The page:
In­te­rior Min­is­ter Su­ley­man Soylu said Alt­in­tas, who was born in 1994, had been an of­fi­cer with Ankara’s riot po­lice squad for more than two years. He did not give a mo­tive for the attack.

“It’s a tragic day in the his­tory of our coun­try and Rus­sian diplo­macy,” Rus­sian For­eign Min­istry spokes­woman Maria Zakharova said.

“Am­bas­sador Karlov has made a lot of per­sonal con­tri­bu­tions to the de­vel­op­ment of ties with Turkey. He has done a lot to over­come a cri­sis in bi­lat­eral relations,” she said. “He was a man who put his heart and his soul into his job. It’s a ter­ri­ble loss for us and also the world.”

Karlov joined the diplo­matic ser­vice in 1976. He served as Rus­sia’s am­bas­sador to Py­ongyang from 2001-06 and worked as the chief of the For­eign Min­istry’s con­sular de­part­ment. He had served as the am­bas­sador to Turkey since 2013.

The White House con­demned the as­sas­si­na­tion, say­ing “this heinous attack on a mem­ber of the diplo­matic corps is un­ac­cept­able.” Pres­i­dent Barack Obama was briefed by his na­tional se­cu­rity team while on va­ca­tion in Hawaii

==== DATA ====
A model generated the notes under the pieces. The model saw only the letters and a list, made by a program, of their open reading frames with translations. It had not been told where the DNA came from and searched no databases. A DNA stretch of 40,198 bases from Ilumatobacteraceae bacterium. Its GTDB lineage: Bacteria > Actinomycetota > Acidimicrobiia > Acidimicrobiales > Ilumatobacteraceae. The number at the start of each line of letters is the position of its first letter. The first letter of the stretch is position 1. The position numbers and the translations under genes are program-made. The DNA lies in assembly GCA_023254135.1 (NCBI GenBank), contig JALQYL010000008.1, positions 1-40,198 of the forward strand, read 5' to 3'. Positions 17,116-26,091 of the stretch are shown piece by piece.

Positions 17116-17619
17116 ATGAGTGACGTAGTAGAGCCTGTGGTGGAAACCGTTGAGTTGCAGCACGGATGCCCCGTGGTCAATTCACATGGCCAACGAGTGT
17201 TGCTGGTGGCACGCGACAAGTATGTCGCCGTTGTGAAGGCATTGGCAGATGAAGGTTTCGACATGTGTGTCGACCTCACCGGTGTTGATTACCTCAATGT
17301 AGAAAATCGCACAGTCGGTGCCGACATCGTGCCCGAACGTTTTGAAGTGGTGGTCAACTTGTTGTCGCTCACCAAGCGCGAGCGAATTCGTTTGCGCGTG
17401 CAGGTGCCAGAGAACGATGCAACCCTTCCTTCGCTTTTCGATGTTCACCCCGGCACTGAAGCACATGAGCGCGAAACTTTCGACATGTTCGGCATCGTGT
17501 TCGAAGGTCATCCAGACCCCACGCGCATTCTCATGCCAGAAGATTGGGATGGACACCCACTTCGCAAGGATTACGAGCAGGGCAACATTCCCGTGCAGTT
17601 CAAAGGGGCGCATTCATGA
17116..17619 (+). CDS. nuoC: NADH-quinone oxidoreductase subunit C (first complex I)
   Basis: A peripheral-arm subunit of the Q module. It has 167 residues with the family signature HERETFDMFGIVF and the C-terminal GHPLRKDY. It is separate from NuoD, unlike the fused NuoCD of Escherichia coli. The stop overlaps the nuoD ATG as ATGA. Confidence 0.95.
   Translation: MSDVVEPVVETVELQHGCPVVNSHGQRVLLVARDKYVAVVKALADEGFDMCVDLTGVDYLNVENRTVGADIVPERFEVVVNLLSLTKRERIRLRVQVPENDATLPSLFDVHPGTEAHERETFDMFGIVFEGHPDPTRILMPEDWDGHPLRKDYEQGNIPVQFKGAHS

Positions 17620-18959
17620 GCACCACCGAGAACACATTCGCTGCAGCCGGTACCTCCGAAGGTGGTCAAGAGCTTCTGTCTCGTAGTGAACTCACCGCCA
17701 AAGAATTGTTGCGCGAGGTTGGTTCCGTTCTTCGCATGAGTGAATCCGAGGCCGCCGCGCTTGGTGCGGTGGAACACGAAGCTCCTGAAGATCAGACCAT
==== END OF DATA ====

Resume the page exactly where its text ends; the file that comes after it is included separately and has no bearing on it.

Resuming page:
U.N. Sec­re­tary-Gen­eral Ban Ki­moon also con­demned what he called a “sense­less act of ter­ror,” for which “there can be no jus­ti­fi­ca­tion.”

Relations be­tween Rus­sia and Turkey were badly strained by the down­ing of a Rus­sian war­plane at the Syr­ian bor­der in Novem­ber 2015, but Turkey’s apol­ogy this year helped over­come the rift. Putin and Er­do­gan have held sev­eral meet­ings in re­cent months and have spo­ken fre­quently on the phone.

Rus­sia and Turkey have cospon­sored the evac­u­a­tion of civil­ians and rebels from Aleppo and dis­cussed the prospect of or­ga­niz­ing a new round of peace talks in Kaza­khstan’s cap­i­tal, As­tana.

Se­cu­rity threats to Turkey in­clude the Is­lamic State, which has been blamed for at­tacks in Turkey. Ad­di­tion­ally, Turk­ish se­cu­rity forces and courts re­main pre­oc­cu­pied with purg­ing state in­sti­tu­tions of the sup­port­ers of an ex­iled Is­lamist cleric.

Mev­lut Mert Alt­in­tas, a 22-year-old mem­ber of Ankara’s riot po­lice, ges­tures af­ter shoot­ing An­drei Karlov, the Rus­sian am­bas­sador to Turkey, on Mon­day at an art gallery in Ankara, Turkey. Three other peo­ple were wounded in the attack. Alt­in­tas was later killed in a shootout with po­lice.